03 September 2009

Thumbs Down, Bank of America

I don't have thumbprints. I mean, I guess I do, but not very defined ones. I was burned when I was very young, leaving my hands, face, and thighs considerably scarred for the remainder of my life.

I've never really talked about the accident. Or the scars. Or the effect they have had on my life. In fact, there are many people who have known me my entire life that have never heard me say a word about it. Sure, I get asked from time to time "what happened to your fingers?" (mostly by children). I try to answer politely, "I fell into the remnants of a fire when I was very young."

The reasons I don't discuss this, aside from the amazing amount of discomfort the conversation causes, are these: I can wear long sleeves. I can sit on my hands in certain social settings. I can wear long gym shorts. Sometimes I can even forget that I'm different.

There are way too many people who don't have that luxury.

Many burn victims simply cannot hide their accidents. They inspire me to be thankful that my scars are where they are...mostly concealable. They remind me that no matter how bad you think you have it, there is always someone out there who wishes they could be more like you. They also remind me that boo-hooing about something outside of your control is senseless. Accidents happen. Life happens. The only thing you can do is try to make the most out of what you have.

I have never allowed myself to be put into the category: burn victim. Truth be told, my scars have always been one of my biggest sources of drive. You see, when you're different all you want to do is fit in with those who are not. It's stupid, but it's true. I have always felt that I needed to be a little bit smarter, a little bit friendlier, a little bit more out-going, and a little bit more confident to get others to accept me as an equal. Again, it's stupid...but it has always been true. So, in that light I'm thankful for my uniqueness. It's always been one of my biggest strengths.

I am disclosing this information to you here to frame my thoughts about the story making waves in the world of social media about the Tampa Bank of America branch that refused to cash a customer's check because he had no thumbs. Turns out, Bank of America customer Steve Valdez has prosthetic hands. He has no thumbprints. He could not possibly comply with the branch's security policy that requires employees to verify customer identities via thumbprint scanning.

My take? Don't be offended by the policy. Don't automatically label this discrimination. (I get offended by people who are easily offended). Let's face it, the policy wasn't very well thought out. The way the staff reacted to Mr. Valdez' physical disability was inexcusable. The entire situation was simply an admission that the bank doesn't know their customers very well, doesn't empower its employees to use their own judgment in situations that require breaking policy, and/or doesn't hire employees who are smart enough to figure which situations require such action.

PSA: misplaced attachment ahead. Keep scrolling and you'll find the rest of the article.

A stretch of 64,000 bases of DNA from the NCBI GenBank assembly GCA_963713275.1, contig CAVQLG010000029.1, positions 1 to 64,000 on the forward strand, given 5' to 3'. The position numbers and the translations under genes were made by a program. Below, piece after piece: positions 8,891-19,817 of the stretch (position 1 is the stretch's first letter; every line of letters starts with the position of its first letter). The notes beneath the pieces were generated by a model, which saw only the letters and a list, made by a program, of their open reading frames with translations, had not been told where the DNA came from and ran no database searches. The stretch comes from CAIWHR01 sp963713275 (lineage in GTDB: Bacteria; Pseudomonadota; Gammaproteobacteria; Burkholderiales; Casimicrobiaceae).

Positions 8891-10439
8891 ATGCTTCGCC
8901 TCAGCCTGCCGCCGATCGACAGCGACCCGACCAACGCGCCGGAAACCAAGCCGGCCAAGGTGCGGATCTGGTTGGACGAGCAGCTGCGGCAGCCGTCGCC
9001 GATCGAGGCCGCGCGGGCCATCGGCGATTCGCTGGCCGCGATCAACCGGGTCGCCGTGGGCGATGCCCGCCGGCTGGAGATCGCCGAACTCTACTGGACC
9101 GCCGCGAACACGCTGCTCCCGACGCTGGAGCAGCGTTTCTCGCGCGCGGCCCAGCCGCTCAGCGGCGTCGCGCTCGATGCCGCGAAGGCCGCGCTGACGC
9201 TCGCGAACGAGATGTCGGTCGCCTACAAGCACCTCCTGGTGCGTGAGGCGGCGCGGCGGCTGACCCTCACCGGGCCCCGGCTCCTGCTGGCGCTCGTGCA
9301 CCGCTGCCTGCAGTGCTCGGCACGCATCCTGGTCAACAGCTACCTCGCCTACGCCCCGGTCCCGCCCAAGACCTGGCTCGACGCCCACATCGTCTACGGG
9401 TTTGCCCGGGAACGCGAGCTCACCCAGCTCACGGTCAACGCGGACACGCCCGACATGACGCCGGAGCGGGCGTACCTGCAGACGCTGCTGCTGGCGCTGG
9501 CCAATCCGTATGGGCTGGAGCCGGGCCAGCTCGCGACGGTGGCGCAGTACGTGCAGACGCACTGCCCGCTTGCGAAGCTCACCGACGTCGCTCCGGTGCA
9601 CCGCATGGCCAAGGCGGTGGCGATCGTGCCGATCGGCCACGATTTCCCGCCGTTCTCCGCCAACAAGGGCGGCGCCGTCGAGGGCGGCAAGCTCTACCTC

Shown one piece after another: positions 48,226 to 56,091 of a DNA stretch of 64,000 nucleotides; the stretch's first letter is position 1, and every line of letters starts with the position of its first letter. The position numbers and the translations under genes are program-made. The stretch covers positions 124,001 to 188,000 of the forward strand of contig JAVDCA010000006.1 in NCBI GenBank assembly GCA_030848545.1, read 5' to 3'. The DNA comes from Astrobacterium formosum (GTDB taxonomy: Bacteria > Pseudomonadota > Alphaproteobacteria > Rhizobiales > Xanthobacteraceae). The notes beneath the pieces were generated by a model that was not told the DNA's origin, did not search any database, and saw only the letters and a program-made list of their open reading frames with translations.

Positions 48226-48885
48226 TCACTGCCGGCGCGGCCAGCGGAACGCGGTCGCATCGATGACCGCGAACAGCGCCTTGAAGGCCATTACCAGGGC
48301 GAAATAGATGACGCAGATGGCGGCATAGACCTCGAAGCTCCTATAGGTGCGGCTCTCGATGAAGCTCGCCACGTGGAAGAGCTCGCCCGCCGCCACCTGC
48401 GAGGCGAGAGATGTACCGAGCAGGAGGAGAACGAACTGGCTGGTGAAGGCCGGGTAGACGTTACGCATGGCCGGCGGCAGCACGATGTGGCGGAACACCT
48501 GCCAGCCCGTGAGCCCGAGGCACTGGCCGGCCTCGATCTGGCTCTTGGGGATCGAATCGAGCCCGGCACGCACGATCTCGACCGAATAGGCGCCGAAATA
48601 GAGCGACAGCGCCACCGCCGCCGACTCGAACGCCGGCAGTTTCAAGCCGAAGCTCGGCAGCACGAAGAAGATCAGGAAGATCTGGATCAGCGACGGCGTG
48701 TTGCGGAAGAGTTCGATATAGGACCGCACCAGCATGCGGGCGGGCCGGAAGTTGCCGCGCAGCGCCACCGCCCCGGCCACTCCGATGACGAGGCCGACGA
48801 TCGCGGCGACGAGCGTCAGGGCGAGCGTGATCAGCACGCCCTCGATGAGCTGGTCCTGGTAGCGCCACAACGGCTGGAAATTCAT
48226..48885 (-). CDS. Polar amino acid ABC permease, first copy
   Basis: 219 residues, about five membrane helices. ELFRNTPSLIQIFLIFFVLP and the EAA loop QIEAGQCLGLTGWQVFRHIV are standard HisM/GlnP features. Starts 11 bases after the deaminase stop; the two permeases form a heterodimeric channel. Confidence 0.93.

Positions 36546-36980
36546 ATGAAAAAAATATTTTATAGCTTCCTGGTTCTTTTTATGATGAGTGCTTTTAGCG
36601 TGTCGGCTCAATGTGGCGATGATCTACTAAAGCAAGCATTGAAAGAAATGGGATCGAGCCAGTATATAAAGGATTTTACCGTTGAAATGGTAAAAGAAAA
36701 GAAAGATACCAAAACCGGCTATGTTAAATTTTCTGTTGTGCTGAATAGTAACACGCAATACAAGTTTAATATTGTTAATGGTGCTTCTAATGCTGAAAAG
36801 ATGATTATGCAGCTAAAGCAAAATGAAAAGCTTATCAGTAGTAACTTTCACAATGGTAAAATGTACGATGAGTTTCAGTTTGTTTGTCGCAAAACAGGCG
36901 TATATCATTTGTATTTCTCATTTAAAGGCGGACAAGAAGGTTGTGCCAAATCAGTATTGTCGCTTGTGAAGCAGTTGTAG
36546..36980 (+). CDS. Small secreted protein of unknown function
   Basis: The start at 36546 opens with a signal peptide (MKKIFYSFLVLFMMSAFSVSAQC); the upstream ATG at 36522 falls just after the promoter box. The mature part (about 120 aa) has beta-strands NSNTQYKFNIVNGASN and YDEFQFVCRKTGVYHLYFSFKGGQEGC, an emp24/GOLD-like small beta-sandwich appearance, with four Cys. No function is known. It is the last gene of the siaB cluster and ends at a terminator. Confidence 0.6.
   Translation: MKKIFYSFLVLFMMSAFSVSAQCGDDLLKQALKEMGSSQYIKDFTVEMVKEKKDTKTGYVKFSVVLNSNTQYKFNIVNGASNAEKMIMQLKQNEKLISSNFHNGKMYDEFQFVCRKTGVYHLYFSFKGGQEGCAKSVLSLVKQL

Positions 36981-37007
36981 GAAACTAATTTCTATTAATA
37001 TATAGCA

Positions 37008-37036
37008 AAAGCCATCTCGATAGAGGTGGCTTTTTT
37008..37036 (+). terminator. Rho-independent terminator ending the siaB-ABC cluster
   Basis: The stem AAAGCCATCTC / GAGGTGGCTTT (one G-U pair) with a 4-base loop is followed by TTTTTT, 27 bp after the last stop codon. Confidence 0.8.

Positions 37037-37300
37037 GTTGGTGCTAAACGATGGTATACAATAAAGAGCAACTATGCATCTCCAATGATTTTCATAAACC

I am much more outraged by the inflexibility the staff demonstrated in this case than the policy itself. Get the smartest, most compassionate people on the planet together to make a policy, and there will be something or some group that they simply didn't consider. There are plenty of people without thumbprints, but let's be honest here...how many of you would have thought of them when developing a security policy? I may have, but that's only because I don't really have thumbprints. I don't fault Bank of America for that oversight.

I do blame them for not empowering their employees to serve with compassion. I blame them for not knowing their customers. I blame them for refusing to accept two forms of identification from a man who clearly has no other way of verifying his identity. I blame them for being a bank that has proven time and time again that service is, at best, an afterthought. I blame them for making someone who desperately wants to feel normal feel anything but.


Jeff Hardin said...

Really a terrific post, Matt. The truth is we all have scars and all any of us hope for is to be treated with dignity & respect when we reveal those scars, physical or otherwise, to others we are in relationship with.

By any measure, Bank of America failed at this simple truth of human interaction.

You wonder if someone in that branch wanted to take a stand and do the obviously correct thing - even if it was against the standing policy. That they couldn't, wouldn't or didn't is sad as you have so eloquently expressed.

Kelley Parks said...

Great post as usual, Matt.

This one really struck a nerve for me. My father had polio as a child and grew up paralyzed. Despite being very handicapped he has a successful business and has overcome amazing odds. He always said that having polio was the best thing that ever happened to him, since it forced him to use his "brains instead of his brawn" as he often says. He was the first in our family to go to college, and even go on to have a successful business. It was a very inspirational way to grow up. But I think he always felt the same way having to overcompensate to fit in.

I think sometimes adversity makes people somehow stronger, more driven, more human and helps them see life in a different perspective than most. It's what makes life's overachievers.